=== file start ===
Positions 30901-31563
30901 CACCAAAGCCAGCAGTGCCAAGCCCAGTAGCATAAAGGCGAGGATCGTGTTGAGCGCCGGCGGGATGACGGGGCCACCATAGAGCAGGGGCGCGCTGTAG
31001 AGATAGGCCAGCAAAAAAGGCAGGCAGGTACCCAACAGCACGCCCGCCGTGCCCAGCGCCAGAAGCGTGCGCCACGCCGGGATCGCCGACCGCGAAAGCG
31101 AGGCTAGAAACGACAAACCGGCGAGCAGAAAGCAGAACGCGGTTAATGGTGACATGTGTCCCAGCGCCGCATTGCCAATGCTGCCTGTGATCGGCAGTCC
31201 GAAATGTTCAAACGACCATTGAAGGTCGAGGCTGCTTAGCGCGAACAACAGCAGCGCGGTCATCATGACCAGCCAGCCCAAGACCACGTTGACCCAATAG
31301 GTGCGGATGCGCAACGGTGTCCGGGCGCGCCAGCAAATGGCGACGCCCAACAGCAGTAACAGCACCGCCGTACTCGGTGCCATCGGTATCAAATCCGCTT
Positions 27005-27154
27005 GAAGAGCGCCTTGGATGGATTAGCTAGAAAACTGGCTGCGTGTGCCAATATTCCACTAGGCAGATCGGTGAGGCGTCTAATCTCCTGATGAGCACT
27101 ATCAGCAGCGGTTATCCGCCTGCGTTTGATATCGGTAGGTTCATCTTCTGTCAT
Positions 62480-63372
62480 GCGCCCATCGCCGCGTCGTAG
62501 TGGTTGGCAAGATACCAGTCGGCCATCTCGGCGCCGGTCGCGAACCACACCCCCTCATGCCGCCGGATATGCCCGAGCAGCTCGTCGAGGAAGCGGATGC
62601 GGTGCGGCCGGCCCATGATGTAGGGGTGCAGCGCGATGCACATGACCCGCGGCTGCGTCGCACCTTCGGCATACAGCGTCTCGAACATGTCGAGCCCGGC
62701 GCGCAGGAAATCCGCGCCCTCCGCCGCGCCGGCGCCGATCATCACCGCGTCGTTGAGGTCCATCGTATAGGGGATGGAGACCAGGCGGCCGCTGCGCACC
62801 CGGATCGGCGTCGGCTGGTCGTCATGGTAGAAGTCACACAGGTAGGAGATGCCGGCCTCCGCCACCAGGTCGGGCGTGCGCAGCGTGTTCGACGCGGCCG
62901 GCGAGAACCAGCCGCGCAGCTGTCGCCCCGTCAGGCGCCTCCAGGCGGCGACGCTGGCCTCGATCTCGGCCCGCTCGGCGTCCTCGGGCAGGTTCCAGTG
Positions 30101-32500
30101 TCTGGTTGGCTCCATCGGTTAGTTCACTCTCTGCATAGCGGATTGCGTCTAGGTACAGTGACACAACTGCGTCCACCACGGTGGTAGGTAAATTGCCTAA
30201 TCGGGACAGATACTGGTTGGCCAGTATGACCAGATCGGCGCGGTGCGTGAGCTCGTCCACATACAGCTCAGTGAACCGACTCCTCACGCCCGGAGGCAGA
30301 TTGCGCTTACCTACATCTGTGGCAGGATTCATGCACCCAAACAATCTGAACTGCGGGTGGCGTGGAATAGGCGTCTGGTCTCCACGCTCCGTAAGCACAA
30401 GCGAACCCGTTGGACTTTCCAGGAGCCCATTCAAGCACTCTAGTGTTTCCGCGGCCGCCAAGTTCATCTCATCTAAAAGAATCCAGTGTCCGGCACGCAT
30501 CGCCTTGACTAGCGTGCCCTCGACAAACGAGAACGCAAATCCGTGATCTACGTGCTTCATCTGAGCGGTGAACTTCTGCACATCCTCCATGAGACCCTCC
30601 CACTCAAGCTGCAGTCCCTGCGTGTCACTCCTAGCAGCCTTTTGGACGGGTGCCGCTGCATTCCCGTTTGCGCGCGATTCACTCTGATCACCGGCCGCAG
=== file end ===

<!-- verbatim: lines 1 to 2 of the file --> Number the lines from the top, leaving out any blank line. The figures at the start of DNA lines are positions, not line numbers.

Positions 30901-31563
30901 CACCAAAGCCAGCAGTGCCAAGCCCAGTAGCATAAAGGCGAGGATCGTGTTGAGCGCCGGCGGGATGACGGGGCCACCATAGAGCAGGGGCGCGCTGTAG